Use this opportunity to share the story of your loved one to staff members. You can use a resident assessment or care plan to talk about your loved one’s personal habits and quirks, taking time to stress what they are like — including their flaws — and how deeply you care about them.
Another nice gesture is to write thank you notes for staff members who may have to deal with a short or impatient loved one. The most important thing is to be open and honest, as everyone involved — from patient to caregiver — is, at the end of the day, a human being.
3. Visit Often
How often you can visit probably depends on how close you are to the nursing home, but you should try to visit as often as you can. Not only will frequent visits make your loved one happy, it will also help you keep tabs on staff and their operations. When planning visits, don’t always visit at the same time, as you want to catch staff in their normal state — not necessarily when they have time to prepare.
More often than not, it’s up to family members to uncover instances of neglect or abuse. Residents, unfortunately, are not always in the right state of mind to be able to articulate mistreatment, so it may be up to you to look for signs of nursing home abuse.
Be observant and make sure the treatment you see is consistent with what you were promised.
4. Observe and Document
There are a few ways to document the state of care in a nursing home. Attending care meetings and taking diligent notes is a good way to keep a written record of the care your loved one is receiving. Note any injuries or illnesses they might have sustained, and if you can, document them with photographs.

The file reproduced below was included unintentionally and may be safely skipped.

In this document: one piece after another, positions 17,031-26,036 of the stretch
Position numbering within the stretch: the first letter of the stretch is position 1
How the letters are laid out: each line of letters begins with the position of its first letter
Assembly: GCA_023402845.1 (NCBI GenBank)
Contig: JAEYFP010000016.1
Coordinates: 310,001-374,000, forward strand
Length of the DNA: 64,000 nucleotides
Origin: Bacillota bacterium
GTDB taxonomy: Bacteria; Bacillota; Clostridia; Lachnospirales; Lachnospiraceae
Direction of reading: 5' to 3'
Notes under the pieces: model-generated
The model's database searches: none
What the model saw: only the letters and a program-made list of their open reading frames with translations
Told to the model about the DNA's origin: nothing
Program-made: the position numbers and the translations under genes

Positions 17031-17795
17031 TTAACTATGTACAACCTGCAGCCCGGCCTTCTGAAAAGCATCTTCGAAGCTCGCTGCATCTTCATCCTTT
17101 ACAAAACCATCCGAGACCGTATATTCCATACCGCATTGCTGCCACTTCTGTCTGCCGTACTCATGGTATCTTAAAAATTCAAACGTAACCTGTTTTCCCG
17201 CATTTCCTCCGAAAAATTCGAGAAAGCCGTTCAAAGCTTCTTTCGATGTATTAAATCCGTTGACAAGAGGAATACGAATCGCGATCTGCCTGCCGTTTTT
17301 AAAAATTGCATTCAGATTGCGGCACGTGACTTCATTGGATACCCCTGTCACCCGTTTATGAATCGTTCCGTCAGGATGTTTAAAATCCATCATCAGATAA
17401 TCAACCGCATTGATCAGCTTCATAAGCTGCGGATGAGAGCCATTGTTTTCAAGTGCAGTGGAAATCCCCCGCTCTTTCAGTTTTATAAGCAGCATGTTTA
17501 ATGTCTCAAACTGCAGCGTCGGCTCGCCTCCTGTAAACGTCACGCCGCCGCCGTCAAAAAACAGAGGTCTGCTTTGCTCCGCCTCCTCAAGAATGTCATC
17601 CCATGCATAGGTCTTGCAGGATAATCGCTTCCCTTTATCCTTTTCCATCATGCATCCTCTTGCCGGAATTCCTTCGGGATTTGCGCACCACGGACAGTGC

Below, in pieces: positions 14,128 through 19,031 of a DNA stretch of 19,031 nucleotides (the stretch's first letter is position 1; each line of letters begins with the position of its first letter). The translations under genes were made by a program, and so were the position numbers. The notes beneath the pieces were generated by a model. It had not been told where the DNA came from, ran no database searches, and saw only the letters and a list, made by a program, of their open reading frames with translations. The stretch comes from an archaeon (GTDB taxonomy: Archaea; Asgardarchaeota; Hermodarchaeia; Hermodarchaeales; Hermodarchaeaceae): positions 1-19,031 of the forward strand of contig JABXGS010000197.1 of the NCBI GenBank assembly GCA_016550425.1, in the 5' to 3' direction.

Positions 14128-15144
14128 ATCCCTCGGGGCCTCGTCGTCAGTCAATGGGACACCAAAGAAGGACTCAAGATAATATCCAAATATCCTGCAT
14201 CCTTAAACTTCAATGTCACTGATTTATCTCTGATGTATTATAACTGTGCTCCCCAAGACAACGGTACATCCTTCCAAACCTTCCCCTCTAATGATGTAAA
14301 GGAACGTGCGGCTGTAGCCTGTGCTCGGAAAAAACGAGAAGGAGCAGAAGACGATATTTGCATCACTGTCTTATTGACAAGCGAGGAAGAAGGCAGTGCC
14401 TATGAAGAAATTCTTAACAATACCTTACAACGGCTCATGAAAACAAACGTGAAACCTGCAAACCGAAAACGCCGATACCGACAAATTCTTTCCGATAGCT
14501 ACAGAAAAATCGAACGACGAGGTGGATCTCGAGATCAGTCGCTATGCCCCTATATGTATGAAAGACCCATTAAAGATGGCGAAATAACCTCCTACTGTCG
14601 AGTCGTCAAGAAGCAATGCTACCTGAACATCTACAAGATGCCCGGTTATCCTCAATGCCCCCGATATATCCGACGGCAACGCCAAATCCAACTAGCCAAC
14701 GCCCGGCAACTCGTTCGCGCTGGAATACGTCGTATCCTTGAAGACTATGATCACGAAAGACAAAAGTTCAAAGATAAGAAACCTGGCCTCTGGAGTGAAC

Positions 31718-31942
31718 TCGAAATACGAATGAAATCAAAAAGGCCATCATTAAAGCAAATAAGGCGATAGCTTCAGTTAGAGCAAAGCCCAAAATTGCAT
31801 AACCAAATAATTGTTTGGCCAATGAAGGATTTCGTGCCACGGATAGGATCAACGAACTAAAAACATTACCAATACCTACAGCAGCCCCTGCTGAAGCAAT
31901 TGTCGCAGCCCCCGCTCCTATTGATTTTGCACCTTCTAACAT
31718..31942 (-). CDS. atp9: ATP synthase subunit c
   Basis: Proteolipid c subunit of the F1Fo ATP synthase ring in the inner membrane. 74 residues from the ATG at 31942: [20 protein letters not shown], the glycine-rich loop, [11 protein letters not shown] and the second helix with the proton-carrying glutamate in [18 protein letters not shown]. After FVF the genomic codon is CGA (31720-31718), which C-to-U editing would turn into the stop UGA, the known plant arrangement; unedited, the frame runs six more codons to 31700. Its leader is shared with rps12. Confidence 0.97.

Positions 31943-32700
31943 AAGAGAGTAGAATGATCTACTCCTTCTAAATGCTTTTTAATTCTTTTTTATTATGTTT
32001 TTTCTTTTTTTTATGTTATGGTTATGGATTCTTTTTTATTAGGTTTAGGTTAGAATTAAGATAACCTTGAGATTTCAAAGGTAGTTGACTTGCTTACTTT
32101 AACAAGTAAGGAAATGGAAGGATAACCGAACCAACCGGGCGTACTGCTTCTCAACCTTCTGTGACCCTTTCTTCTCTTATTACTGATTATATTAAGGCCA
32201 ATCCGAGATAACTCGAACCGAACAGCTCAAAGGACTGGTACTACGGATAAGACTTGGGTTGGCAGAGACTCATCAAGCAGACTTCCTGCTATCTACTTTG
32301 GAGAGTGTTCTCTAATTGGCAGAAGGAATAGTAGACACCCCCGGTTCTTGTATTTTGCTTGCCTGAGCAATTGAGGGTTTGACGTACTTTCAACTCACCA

Most nursing home patients have some sort of care or treatment plan. It’s your duty to stay on top of that plan and to advocate on behalf of your loved one. If they have trouble speaking for themselves, make sure you communicate their interests as best you can.
Many times, negligence stems from poor communication. The line of communication between patient, doctor, and caregiver can and should be aided by your presence — because they don't know the patient like you do, as a family member.
Some signs of neglect or poor quality care include:
- Unanswered call lights
- Unattended patients
- Rude caregivers
- Bed sores, bruises, or other injuries
- Staff members refusing to leave you alone with the resident
5. Take Action
If you’re concerned about the quality of care in a nursing home, contact other patients’ family members. If there’s a family council, join it. If there isn’t, consider forming one. Families of nursing home residents have a legal right to hold regular meetings and advocate for improved services for their loved ones.
If your loved one’s nursing home accepts Medicare and Medicaid payments, they are legally obligated to provide a meeting space, respond to concerns raised by the council, and to cooperate with its activities.
If you suspect or have observed nursing home neglect or abuse, there are a few steps you can take to report and, hopefully, fix the problem:
- Ombudsmen: Contact a Long-Term Care Ombudsman Program (LTCOP), Citizen Advocacy Group (CAG), or long-term care resource. Ombudsman serve as neutral advocates for nursing home residents and are available free of charge in all 50 states.
- Eldercare Locator. The Department of Health and Human Services (HHS) coordinates care and services between seniors and local programs. The Eldercare Locator is a platform that can be used by anyone.
- National Center on Elder Abuse (NCEA). The NCEA is an advocacy group through which concerned families can report abuse, spread awareness, and connect with local services.
- You can also try contacting your local Adult Protective Service or social services.
- Take legal action.
Ensuring the health and safety of your loved one who lives in a nursing home is no easy feat — it takes time and requires due diligence. By embracing the strategies outlined above, you are putting yourself and your family in a better position, knowing you have done your best to advocate for your loved one.